A Message from Mike Allen, SDAFS President
I admit it, in the past I’ve seen AFS as mainly a forum for communication and the exchange of research to improve fisheries management and conservation. Possibly like you, I have mainly been involved in AFS through conferences and publications, and outside of those activities I haven’t seen a large presence from AFS on science issues. Lately, I’ve realized the impact of AFS is much broader, weighing in on national and international policy issues relevant to all of us. AFS appears poised to increase this impact in the future.
I recently had the chance to visit South Africa, and was surprised to find that AFS expertise was sought and used in fisheries conservation. Biologists with Cape Nature (the conservation agency in the western cape province of the country) had solicited the help of AFS member Brian Finlayson to help with rotenone application for removal of invasive smallmouth bass. Brian visited there and helped with the logistics, safety, and protocol in the use of rotenone. The Cape Nature biologists told me that having Brian’s help made their project better, and AFS involvement improved public outreach in South Africa as well. Holy cow, the AFS is helping fish conservation in Africa!
Recently, a bill was working through Congress termed the Invasive Species Screening Act. The bill is intended to protect against exotic organism introductions. It’s a well-intended piece of legislation with many good actions that would protect against such establishment of non-native species. However, there are a number of components to the bill that could cause unintended damage to fisheries that are supported by non-native species (e.g., rainbow trout). The Introduced Fish Section of AFS drafted a letter providing constructive critique of the bill, which was led by Jeff Hill at The University of Florida. This letter was sent to our legislators by AFS President John Boreman, and is a clear example of AFS influencing policy.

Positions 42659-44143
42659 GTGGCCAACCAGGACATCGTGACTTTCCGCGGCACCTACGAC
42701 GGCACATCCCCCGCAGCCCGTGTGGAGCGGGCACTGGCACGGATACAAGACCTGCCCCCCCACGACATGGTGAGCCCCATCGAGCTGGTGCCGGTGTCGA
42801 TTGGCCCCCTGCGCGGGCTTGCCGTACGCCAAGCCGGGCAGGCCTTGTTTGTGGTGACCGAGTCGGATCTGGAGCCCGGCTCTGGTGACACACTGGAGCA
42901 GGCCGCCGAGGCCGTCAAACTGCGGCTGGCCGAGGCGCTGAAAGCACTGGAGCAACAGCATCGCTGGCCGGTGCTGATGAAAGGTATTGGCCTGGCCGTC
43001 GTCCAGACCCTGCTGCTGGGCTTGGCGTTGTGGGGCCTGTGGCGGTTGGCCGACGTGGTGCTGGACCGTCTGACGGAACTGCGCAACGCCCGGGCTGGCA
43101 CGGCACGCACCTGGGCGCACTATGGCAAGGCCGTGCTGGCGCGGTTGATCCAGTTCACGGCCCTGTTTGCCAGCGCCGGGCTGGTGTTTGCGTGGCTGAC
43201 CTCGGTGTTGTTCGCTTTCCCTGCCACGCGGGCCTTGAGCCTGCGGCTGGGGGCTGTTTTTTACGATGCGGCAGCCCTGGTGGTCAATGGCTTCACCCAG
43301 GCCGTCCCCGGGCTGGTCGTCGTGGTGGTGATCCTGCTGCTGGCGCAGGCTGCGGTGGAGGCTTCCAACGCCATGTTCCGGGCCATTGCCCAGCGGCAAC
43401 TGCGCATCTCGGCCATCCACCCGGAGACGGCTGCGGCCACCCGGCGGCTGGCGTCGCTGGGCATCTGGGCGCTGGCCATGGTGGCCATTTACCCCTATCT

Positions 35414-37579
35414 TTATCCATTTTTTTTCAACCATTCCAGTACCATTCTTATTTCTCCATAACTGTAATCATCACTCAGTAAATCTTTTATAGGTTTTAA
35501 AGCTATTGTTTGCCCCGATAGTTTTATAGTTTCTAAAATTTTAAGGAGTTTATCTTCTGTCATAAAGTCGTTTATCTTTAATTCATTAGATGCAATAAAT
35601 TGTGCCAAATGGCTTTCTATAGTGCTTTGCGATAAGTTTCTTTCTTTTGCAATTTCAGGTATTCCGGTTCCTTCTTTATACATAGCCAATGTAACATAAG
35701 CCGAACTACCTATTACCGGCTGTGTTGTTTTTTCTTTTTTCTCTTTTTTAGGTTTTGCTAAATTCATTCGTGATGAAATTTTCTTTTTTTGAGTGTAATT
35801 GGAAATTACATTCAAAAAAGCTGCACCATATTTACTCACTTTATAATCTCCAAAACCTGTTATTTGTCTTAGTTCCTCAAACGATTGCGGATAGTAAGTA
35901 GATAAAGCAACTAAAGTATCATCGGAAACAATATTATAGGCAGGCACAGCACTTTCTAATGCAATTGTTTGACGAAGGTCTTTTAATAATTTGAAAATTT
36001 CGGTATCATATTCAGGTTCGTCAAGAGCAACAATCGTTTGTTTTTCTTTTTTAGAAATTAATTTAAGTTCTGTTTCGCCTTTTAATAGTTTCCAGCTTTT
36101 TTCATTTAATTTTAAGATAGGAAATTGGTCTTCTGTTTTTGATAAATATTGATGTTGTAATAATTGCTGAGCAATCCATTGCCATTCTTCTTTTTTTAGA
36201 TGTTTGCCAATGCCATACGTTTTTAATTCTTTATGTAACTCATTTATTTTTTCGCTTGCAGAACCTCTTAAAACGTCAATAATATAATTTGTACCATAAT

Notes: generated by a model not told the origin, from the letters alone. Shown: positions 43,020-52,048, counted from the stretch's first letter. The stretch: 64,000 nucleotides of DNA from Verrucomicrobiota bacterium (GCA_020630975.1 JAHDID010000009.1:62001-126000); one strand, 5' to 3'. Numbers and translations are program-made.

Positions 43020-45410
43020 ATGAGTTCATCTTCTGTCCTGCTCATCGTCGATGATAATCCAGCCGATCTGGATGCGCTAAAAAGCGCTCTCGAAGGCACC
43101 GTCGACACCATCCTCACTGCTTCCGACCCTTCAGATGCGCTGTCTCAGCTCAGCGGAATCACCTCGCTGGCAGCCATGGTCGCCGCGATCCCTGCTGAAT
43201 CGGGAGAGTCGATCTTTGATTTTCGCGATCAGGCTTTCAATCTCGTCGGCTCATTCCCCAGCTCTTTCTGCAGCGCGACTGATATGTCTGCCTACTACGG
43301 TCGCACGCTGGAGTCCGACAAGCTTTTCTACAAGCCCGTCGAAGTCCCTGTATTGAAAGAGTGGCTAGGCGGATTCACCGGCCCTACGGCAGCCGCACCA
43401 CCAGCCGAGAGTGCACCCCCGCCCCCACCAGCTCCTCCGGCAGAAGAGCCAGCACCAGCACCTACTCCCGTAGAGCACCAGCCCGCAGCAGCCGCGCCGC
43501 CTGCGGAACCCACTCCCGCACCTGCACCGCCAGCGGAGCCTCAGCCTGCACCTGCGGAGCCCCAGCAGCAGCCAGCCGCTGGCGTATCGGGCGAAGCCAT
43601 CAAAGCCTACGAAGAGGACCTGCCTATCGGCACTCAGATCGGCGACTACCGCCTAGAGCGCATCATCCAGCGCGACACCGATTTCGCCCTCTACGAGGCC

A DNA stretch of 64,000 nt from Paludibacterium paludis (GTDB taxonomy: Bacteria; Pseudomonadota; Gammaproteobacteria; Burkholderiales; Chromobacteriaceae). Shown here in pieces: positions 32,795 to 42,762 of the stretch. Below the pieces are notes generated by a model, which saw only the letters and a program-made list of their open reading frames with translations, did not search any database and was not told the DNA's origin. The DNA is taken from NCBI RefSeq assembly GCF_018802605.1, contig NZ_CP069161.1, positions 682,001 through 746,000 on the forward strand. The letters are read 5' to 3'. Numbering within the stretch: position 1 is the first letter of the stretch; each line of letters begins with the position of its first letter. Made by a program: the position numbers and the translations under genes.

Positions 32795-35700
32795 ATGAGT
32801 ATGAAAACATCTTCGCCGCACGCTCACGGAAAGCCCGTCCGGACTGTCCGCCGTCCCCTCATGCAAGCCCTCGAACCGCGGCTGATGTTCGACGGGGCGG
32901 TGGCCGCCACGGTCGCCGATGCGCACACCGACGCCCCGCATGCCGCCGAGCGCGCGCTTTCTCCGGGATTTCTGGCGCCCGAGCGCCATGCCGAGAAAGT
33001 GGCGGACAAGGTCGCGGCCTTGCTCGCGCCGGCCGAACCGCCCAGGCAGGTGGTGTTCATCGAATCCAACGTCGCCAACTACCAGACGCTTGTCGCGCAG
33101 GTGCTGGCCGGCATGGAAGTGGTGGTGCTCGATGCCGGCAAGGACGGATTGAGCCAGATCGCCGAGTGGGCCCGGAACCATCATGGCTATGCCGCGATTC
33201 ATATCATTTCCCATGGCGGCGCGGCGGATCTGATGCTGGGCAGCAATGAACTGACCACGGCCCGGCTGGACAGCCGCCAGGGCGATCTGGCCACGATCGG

In yet another example, John Boreman recently briefed Congress about the expected effects of global climate change on fisheries. This effort was spearheaded by the Potomac Chapter AFS and others, and the briefing highlighted the number of jobs and economic loss at risk if current trends continue (http://sdafs.org/john-boreman-briefs-congress-on-climate-change). Examples like this exemplify AFS’s engagement in critical policy issues of broad importance to fisheries and conservation.
Finally, the recent announcement that Doug Austen will be the new AFS Executive Director bodes well for our impact on future legislative and policy issues. Doug has an extensive background working in both state and federal agencies and is well versed in the issues facing our field. At the last AFS Governing Board meeting in Bethesda, the board had a chance to discuss the position with Doug. He did a fantastic job, and I’m very excited about his leadership of the AFS. Doug will be working hard to put AFS front and center on policy issues that are important to aquatic resources in North America and abroad. He also plans to work with sister organizations like The Wildlife Society on issues that are paramount to all of us. That is progress, no doubt.
So, as I sit roughly halfway through my term as SDAFS president, I have seen that AFS has broad impacts to our aquatic resources. We are much more than meetings and conferences, and it’s exciting to see AFS engage our legislators on issues critical to fisheries. Thanks to everyone for the hard work they do on behalf of AFS.